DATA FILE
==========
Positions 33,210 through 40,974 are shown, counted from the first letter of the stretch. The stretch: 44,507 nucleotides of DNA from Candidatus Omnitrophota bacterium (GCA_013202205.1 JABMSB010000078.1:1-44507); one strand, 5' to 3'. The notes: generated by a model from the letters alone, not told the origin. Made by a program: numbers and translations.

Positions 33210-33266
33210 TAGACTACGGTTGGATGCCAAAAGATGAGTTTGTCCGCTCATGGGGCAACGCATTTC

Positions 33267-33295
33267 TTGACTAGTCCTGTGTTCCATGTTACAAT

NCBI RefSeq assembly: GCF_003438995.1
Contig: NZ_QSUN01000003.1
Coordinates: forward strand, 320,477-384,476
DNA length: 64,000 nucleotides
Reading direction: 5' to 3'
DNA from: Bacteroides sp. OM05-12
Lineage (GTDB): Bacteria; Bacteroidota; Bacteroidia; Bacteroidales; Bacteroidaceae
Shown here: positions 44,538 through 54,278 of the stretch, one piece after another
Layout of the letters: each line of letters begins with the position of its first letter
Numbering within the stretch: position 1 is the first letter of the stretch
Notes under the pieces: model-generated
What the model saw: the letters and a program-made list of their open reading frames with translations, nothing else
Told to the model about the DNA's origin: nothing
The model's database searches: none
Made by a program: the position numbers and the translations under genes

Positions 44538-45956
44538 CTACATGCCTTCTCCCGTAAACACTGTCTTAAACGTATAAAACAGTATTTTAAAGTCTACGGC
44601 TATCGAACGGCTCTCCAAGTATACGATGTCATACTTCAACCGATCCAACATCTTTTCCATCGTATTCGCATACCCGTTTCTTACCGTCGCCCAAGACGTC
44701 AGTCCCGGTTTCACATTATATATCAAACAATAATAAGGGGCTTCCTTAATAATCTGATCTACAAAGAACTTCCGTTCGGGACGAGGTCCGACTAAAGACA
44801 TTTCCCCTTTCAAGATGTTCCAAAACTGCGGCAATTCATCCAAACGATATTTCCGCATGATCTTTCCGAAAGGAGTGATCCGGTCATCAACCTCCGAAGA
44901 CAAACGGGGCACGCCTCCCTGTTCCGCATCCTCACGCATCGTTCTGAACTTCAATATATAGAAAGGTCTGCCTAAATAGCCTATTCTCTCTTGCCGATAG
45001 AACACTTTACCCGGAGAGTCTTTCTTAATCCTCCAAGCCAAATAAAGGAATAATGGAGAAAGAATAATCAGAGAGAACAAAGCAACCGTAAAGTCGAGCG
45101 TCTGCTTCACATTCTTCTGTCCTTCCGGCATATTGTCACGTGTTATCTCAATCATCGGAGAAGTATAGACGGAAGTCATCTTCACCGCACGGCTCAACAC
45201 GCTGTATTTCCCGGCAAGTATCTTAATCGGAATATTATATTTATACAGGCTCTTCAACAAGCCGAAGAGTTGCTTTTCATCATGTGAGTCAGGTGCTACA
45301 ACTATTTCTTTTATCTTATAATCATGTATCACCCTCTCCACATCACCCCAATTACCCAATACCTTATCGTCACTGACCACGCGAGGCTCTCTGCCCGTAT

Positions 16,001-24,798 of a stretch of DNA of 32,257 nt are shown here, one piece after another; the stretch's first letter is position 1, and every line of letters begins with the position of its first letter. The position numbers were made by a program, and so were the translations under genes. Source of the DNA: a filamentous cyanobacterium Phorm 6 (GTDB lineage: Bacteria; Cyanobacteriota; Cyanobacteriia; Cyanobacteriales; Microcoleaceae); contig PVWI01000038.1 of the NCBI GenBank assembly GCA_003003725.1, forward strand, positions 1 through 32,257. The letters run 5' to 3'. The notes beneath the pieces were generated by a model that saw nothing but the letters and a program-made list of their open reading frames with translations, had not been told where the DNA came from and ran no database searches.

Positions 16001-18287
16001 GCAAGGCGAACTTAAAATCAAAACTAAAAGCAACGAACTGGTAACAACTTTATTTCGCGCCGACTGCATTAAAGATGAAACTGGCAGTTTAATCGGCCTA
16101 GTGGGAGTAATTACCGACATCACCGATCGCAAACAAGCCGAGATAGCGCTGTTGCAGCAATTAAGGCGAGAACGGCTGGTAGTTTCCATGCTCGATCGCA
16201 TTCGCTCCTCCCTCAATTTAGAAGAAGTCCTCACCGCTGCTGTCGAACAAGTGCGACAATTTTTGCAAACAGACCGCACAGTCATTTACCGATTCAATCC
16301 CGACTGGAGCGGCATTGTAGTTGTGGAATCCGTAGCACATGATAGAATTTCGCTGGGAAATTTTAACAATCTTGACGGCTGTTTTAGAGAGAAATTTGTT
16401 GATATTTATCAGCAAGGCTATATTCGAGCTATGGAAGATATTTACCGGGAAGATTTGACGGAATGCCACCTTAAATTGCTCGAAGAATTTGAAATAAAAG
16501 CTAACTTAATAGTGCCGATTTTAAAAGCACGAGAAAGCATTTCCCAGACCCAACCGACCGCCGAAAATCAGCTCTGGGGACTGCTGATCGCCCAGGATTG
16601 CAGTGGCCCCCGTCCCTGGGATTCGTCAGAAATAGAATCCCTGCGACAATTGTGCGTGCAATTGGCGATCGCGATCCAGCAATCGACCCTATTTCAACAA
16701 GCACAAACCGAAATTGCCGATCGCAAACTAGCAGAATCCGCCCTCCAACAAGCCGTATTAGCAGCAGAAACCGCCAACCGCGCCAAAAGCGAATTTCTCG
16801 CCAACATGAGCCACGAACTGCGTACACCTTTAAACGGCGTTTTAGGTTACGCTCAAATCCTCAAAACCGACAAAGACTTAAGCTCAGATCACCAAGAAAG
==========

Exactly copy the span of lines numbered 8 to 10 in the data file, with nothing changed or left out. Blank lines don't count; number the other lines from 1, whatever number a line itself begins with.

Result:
Coordinates: forward strand, 320,477-384,476
DNA length: 64,000 nucleotides
Reading direction: 5' to 3'